NATO COMMANDER GEN. JONES ARRIVES IN ANKARA FOR DEPLOYMENT TALKS
Gen. James Jones, supreme commander of NATO forces in Europe, yesterday arrived in Ankara to discuss with both military and civilian officials a possible Turkish troop deployment to Iraq. Jones' first scheduled meeting today will be with Chief of General Staff Gen. Hilmi Ozkok, and later he is expected to visit Defense Minister Vecdi Gonul. Ozkok earlier issued a statement saying the aim of their meeting would be to get needed information about the possible mission in Iraq, which in turn would be submitted to the government and Parliament to help guide their decision. "We will get the military information that we need, nothing more," said Ozkok. Ozkok added that a US delegation would also soon arrive in Turkey to hold technical meetings. /All Papers/
US AMBASSADOR EDELMAN: "WASHINGTON WANTS TO SEE TURKEY ON ITS SIDE"
Newly posted US Ambassador to Ankara Eric Edelman yesterday met with Ankara Chamber of Industry Chairman Zafer Caglayan to exchange views on recent political and economic developments. Ankara and Washington reportedly recently agreed on the terms of an $8.5 billion loan from to help Turkey cushion the economic impact of the Iraq war. Despite recent rumors that the loan was tied to Ankara's military cooperation in Iraq, Edelman denied any direct link between the loan deal and possible Turkish troop deployments in Iraq. "However, Washington wants to see Turkey on its side," said the US ambassador. For his part, Caglayan stated that Turkey wished to establish fuller economic cooperation with the US, rather than receiving limited loan funds. "I told Edelman that Ankara wanted to protect Iraq's territorial integrity and also improve cooperation between Turkish and US businessmen in Iraq's reconstruction," added Caglayan. /Cumhuriyet/
FALLUJAH MAYOR AL-ALWANI: "OUR PEOPLE WANT TURKISH SOLDIERS TO COME TO IRAQ"
Taha Badawi Hamid al-Alwani, the mayor of Fallujah, an Iraqi city 50 kilometers northwest of Baghdad, yesterday said Fallujah residents would be very pleased to see Turkey sending soldiers to Iraq. Al-Alwani stated that he had explained to his constituents the contributions which Turkish soldiers could make to the region. "If foreign forces are going to come to our country, we want them to be Turkish soldiers," said the mayor. Al-Alwani also said that Turkey and Iraq shared many common ties through their shared region, faith and kinship, adding, "We're awaiting your soldiers' arrival." /Hurriyet/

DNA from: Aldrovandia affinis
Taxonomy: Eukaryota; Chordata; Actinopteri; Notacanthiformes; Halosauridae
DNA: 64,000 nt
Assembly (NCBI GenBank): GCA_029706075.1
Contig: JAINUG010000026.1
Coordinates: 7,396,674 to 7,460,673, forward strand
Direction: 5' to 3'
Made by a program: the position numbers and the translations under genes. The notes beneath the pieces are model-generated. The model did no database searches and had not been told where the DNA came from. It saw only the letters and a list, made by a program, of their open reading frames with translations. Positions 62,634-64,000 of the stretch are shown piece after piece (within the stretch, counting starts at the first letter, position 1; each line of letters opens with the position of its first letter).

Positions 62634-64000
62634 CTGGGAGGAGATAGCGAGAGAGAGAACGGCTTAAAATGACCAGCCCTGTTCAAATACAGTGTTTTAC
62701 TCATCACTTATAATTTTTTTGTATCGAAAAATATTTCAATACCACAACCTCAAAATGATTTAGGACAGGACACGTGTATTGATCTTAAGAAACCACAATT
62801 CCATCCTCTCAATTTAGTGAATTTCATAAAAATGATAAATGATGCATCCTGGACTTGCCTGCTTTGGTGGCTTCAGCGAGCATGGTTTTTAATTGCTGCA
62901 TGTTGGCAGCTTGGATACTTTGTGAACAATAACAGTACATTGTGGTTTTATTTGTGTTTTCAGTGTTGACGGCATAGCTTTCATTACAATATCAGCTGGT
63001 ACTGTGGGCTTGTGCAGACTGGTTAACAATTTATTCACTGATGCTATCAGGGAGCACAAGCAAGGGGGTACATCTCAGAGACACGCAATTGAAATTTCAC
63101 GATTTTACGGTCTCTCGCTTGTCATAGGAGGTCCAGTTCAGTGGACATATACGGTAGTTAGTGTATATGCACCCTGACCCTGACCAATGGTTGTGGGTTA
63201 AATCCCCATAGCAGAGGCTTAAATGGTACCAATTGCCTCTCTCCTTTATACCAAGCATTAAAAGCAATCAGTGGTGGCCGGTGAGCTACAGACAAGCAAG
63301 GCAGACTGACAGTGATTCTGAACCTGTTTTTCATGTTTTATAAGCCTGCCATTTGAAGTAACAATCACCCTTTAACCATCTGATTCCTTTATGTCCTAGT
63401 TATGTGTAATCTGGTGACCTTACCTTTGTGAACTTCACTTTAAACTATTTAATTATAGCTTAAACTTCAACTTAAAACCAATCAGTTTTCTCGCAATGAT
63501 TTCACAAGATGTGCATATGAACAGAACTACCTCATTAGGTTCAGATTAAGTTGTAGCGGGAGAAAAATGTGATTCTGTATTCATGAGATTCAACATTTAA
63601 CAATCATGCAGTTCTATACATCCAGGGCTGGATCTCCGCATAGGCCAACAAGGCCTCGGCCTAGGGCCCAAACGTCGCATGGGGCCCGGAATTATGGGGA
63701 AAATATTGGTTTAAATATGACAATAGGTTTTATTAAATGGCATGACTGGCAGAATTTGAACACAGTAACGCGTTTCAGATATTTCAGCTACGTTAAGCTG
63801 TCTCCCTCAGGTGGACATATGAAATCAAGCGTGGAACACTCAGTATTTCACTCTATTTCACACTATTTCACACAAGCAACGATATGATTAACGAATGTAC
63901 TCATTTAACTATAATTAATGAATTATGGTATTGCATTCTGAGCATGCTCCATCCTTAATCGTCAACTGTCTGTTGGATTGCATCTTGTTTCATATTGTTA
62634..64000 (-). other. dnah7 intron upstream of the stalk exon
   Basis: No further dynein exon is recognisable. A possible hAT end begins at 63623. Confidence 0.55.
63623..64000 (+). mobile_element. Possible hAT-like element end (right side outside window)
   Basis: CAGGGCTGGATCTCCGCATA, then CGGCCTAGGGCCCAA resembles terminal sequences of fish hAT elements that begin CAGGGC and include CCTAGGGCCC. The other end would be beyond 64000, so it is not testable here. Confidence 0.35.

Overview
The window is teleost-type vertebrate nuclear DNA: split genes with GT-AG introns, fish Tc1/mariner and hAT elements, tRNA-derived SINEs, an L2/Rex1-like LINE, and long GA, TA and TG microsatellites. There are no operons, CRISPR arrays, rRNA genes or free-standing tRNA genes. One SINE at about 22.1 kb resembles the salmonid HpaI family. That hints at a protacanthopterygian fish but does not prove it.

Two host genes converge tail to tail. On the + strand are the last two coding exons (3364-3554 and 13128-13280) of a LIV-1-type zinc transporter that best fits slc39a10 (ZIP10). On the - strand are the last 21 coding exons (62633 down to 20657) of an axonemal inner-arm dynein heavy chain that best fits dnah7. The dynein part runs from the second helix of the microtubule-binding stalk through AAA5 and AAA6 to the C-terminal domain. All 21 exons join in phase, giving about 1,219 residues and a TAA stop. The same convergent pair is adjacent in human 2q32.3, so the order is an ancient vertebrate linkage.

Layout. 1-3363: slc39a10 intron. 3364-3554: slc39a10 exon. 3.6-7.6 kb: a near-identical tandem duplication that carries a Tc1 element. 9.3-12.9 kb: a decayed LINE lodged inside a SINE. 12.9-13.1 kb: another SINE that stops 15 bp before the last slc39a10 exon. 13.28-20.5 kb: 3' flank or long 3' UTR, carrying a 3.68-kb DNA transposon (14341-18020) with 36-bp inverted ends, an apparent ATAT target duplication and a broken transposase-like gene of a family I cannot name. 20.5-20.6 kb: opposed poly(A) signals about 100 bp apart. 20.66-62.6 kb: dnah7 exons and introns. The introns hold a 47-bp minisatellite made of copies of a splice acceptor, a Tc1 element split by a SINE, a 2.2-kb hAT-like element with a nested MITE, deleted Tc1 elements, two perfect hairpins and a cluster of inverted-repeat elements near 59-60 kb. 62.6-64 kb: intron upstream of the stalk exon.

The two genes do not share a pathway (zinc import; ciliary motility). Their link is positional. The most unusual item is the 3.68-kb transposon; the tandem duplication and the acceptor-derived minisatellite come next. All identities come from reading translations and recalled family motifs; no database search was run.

HOLBROOKE: "THE BRITISH POST-OTTOMAN BORDERS FOR IRAQ WERE A MISTAKE"
The British-laid borders for Iraq set after the Ottoman era were a mistake, said Richard Holbrooke, the former US Ambassador the United Nations, on Sunday. "The country we call Iraq was created 81 years ago by Winston Churchill and others at the Cairo conference in 1922," Holbrooke told Fox News. "It never should have been created in its current international borders. The Ottomans had ruled it for 400 years as three different provinces - the Kurds, the Sunnis and the Shiites - Mosul, Baghdad and Basra. That was the right solution. The British made a mistake." Asked whether the borders should be reconsidered, Holbrooke replied, "I've thought a lot about that... I think, in 1991, the first Bush administration, working with the Turks, could have done it. ...[But] I think the moment to correct the Churchillian mistake of 1922 is passed, which means we are in a terrifically difficult problem." /Turkiye, Foxnews.com/
TERRORIST PKK/KADEK ABANDONS CEASEFIRE
The terrorist group PKK/KADEK announced yesterday that as of Monday, it had ended its five-year ceasefire, claiming that Kurds in Turkey lack adequate political and cultural rights. This summer Turkey's Parliament passes a slate of reforms including new rights for the nation's Kurds, a move soon followed by an amnesty law designed to encourage the terrorists to lay down their arms. In related news, European Union sources characterized the PKK/KADEK announcement as a sign of weakness and panic within its ranks. "The terror group's shouting in recent days is the result of panic stemming from the partial amnesty law," said Foreign Minister Abdullah Gul, echoing the EU sentiments, during his current visit to Vienna. /Star/
US AMBASSADOR EDELMAN: “WASHINGTON WANTS TO SEE TURKEY ON ITS SIDE”